I’m going to do something that I don’t often do, which is create a new post specifically because of the comments to another post. In the comments to this post, Diana from Virginia had a lot of things to say about homeschooling, not necessarily from a hostile standpoint, but certainly not from the point of view of an ally. At the end of her comment, she asked several questions about homeschooled kids, which because she was respectful (if misinformed) I wanted to create a new post to answer her.
I don’t worry about socialization with homeschooled children. I do wonder exactly what happens when the bubble wrap comes off though. And it has to, doesn’t it? You can’t control their environment forever, so how does that work?
This question quite incorrectly assumes that parents who choose to homeschool are “bubble-wrapping” their children to protect them from the nasty real world out there. Speaking from personal experience, I can say that quite often the exact opposite is true – homeschool families are teaching their kids that the world is a nasty place where lots of people don’t want to be your friend. Honestly, I worry more about kids who are coddled by a school system that doesn’t allow recess and dodgeball because someone’s feelings might get hurt.
Are they the kids that cut loose in college? Are you going to let them go away to school then?
Any overprotected child is going to cut lose in college, whether or not they’ve been homeschooled has very little to do with it. A child who was constantly sheltered and sent to public school is just as likely to “cut loose” in college as a sheltered homeschooled child. An overprotective parent is just as unlikely to allow their child to go away to school whether or not they homeschooled. However, as a personal example, myself and two of my brothers went to college. The one who stayed the closest to my parents was 1200 miles away. So yes, we do “go away” to college.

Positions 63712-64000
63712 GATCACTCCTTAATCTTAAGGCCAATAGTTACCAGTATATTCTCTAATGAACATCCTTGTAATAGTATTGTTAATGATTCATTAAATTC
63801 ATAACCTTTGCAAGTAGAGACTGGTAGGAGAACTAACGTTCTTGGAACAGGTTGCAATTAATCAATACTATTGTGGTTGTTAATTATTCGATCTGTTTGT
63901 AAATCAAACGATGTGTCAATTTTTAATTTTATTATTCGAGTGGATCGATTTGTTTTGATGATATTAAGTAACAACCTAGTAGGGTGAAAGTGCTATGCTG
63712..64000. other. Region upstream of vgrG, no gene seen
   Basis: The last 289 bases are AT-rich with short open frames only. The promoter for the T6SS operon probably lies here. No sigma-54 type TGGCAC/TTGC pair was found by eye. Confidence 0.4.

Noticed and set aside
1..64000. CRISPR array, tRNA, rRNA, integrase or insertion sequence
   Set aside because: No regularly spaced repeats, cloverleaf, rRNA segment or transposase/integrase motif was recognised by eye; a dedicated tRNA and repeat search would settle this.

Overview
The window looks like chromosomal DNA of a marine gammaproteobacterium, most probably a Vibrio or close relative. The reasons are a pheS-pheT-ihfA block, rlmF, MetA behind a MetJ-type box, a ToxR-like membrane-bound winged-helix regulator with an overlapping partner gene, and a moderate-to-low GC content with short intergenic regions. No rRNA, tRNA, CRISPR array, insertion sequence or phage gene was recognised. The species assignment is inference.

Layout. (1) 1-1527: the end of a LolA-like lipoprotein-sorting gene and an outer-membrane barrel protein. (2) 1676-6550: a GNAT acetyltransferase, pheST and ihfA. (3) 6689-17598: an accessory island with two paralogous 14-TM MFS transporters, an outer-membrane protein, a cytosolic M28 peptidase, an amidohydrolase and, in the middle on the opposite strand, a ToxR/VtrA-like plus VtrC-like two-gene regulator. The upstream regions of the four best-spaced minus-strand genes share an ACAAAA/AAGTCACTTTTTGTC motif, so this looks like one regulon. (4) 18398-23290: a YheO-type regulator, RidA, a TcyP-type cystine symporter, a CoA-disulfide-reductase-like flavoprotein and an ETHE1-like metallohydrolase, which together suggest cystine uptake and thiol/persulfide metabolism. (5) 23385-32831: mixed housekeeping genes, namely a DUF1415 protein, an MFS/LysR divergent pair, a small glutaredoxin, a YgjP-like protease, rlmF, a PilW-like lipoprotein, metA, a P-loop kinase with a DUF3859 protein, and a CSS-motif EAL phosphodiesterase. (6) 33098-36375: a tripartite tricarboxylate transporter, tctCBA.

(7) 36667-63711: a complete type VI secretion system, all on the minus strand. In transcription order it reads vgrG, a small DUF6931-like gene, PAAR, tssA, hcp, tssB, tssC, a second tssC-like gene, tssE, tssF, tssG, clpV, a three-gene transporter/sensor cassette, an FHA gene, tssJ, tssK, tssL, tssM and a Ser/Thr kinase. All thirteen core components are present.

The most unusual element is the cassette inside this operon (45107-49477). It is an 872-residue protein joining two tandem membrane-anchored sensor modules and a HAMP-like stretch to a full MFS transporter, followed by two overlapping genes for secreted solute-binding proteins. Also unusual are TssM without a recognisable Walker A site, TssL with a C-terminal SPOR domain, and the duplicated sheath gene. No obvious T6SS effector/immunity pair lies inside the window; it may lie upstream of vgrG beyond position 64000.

At what age do they get out from under the constant loving scrutiny of their parents?
If I ever reach an age where my parents no longer regard me with love and scrutiny, it will mean that they are dead. Because I want my parents to scrutinize my actions, even now as I’m an adult. My parents have lived a lot longer than me, and their scrutiny and wisdom can provide insight on little things from business decisions to marital advice. I don’t want to be out from their love or scrutiny, because I recognize the value in learning from their experience, even though I am now an adult myself. I pity the adult who feels that they are too old or too good for their parent’s “scrutiny”.
When do they get to interact with their peers,or for that matter, with anyone else, without the parents around?
I think on a regular basis, when I was 10. In high school, I could interact with my peers pretty much whenever I wasn’t doing schoolwork, so weekends, at sports practices, church, evenings, like any other high school kid with a car and a driver’s license.
How do they know where they start and their parents end?
I can’t speak for anyone but myself (and possibly my brothers), but I knew because I was raised to be independent. My parents didn’t raise me to be a little clone of them, they raised me to be my own adult. My parents “end” with the teaching and wisdom they had imparted to me, and I “start” where I choose to act based on my personal experience and their teaching.
The problem with a lot of your questions is that they could just as easily apply to a child who was mollycoddled by his parents and went to public school. You’re assuming that because you believe you were a good parent, that only homeschool parents are overprotective and controlling of their children. I can say with utmost conviction that you’re incorrect; I have had plenty of friends who were overprotected by their parents and went to public school. When the bubble wrap came off those kids, they had a much harder time adapting than I did.